What is beta-alanine?
Beta-alanine* is a modified version of the amino acid alanine.
Beta-alanine (here’s the product I use) is the building block of carnosine, a molecule that helps to buffer acid in muscles, increasing physical performance in the 60-240 second range.
Carnosine appears to be an anti-oxidant and anti-aging compound.
Structurally, beta-alanine is a hybrid between the potent neurotransmitters L-glycine and GABA, which may explain why bodybuilders often claim to experience a caffeine-like boost from it.
According to Bodybuilding.com, beta-alanine is even gaining support within the scientific community for also being classified as a neurotransmitter.
*Please don’t confuse with L-Alanine.
How does it work?
When beta-alanine is ingested, it turns into the molecule carnosine, which acts as an acid buffer in the body. Carnosine is stored in cells, and released in response to drops in pH.
Increased stores of carnosine can protect against diet-induced drops in pH (which might occur from ketone production in ketosis, for example), as well as offer protection from exercise-induced lactic acid production.
I take beta-alanine with a serving of coffee as a highly effective pre-workout cocktail, and it’s one of the few sports supplements* I take. I use the NOW brand.
*Like most sports supplements, there have been only a few well-designed clinical studies on beta-alanine.
- Increases lean muscle mass.
- Enhances muscular strength and output. I tend to crank out another 2-3 additional reps during my high-intensity sets.
- Delays muscular fatigue (train harder, longer)
- Improves cardiovascular exercise performance, like HITT or sprinting.
Who/what can benefit from beta-alanine?
- Men and women.
- Bodybuilders and powerlifters.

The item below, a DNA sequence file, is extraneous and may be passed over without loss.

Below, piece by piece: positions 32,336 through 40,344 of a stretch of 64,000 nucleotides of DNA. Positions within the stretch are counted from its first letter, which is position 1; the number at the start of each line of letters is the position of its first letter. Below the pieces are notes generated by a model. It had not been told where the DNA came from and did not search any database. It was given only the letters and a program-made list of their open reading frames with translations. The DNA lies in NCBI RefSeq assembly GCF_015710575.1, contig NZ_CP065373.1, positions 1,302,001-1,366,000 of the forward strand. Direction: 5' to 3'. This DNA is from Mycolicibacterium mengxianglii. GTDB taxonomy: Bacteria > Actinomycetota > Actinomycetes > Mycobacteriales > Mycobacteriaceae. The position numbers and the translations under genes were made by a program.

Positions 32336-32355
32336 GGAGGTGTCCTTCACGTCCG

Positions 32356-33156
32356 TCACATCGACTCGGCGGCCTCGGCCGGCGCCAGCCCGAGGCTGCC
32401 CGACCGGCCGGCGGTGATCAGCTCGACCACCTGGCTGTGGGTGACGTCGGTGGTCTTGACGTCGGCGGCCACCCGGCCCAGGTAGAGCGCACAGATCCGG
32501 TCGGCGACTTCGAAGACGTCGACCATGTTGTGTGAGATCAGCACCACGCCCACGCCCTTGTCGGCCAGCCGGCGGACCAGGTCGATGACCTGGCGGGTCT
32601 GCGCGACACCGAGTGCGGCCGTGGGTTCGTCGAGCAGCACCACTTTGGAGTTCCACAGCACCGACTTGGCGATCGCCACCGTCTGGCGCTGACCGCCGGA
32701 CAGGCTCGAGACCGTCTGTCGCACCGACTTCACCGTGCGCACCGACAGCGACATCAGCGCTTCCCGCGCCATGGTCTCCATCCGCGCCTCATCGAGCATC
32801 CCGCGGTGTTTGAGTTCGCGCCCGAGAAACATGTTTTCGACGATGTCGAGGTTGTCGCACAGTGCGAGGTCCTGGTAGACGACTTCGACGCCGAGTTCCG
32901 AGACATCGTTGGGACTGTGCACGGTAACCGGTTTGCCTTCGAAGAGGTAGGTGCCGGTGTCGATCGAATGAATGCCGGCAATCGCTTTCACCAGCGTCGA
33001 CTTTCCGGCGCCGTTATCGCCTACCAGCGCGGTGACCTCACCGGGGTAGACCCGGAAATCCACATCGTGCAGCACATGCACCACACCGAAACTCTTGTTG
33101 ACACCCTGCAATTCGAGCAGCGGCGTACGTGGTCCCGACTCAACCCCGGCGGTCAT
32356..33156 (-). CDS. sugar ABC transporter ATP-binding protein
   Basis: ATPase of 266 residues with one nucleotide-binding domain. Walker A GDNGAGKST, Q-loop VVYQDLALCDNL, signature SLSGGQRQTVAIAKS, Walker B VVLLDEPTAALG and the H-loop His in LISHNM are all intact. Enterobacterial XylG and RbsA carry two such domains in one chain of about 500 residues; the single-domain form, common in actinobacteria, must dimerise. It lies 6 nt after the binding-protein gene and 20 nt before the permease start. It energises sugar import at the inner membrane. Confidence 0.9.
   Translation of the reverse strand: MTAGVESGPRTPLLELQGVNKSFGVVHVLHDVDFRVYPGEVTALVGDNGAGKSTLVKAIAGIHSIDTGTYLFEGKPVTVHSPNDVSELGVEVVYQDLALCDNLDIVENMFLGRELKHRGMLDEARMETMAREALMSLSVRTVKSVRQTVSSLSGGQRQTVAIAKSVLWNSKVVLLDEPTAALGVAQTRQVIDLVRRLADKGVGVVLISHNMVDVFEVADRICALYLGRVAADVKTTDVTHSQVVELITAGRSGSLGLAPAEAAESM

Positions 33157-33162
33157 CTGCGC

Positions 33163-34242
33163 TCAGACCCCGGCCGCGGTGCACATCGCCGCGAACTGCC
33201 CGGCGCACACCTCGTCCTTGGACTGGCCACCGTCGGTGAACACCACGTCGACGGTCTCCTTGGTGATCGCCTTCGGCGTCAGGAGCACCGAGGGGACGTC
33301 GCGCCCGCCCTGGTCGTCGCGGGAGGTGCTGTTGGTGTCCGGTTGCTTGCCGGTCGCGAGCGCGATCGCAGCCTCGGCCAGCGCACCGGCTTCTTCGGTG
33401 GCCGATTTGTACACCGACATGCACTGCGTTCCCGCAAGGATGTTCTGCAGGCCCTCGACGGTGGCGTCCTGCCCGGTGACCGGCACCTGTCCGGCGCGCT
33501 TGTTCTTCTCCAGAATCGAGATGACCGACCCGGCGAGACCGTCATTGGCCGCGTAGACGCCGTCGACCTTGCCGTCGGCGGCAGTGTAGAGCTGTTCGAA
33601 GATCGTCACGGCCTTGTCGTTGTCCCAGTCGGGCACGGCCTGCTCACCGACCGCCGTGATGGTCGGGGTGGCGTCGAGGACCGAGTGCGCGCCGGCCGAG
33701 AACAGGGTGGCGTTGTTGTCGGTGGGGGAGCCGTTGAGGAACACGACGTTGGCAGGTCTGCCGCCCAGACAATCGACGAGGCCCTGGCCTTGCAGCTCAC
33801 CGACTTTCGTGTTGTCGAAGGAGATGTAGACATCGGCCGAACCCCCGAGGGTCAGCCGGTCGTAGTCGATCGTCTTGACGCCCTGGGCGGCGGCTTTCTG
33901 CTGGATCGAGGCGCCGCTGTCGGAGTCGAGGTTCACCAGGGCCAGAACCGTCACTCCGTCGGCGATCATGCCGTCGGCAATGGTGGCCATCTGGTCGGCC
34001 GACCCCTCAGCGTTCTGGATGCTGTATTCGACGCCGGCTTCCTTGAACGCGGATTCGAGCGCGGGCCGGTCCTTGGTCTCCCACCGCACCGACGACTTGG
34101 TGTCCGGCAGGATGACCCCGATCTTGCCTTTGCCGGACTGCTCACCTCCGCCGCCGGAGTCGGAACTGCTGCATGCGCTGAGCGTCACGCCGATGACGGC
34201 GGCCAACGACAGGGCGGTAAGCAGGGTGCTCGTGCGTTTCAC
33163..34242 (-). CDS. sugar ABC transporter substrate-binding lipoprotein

- CrossFit athletes, MMA fighters, military personal, or any high-intensity training.
- Runners, cyclists, football players, tennis players, or virtually any athletic sport.
- Anyone who needs to breakthrough a training plateau.
Beta-Alanine Side Effects
- Beta-alanine may cause a tingling* feeling called paresthesia.
This tingling is harmless. To some (who take higher doses), it is unpleasant, but personally, I like the sensation when it occurs.
Beta-Alanine Myths Debunked
Myth: Beta-alanine buffers lactic acid.
No, beta-alanine buffers H+, not lactic acid. It is the H+ that are released from our energy systems, AS WELL as being released from lactic acid that causes muscular fatigue and performance problems. It is not lactic acid itself, or the leftover lactate ions as many incorrectly believe.
Myth: If I don’t feel the tingling, beta-alanine must not be working.
The tingling sensation does not occur with all individuals, no matter how much they take. Also taking carbs with beta-alanine can play a role in blocking the sensations. However, research shows that taking carbohydrates with beta-alanine can increase gains faster.
Myth: Taking taurine* with beta-alanine will stop the beta-alanine from working.
I have read that since beta-alanine and taurine compete for uptake, and that it’s ideal to either not take them together or consume one of them consistently while dosing the other.
On the surface it may seem like a bad stack, however there are quite a few studies that show little to no difference in carnosine concentrations. In other words, taurine does not appear to inhibit beta-alanine from being absorbed on a significant level, otherwise carnosine levels would have been lower in the beta-alanine + taurine studies.
Muscle fibers play a role as well.
Another key point to mention is that carnosine is more concentrated in type II muscle fibers, while taurine is more concentrated in type I muscle fibers. This further decreases the potential for competitive uptake.
*Taurine is an amino acid important in the metabolism of fats. It’s also an antioxidant that’s important for blood glucose utilization, and neuromuscular, cognitive, and lung function.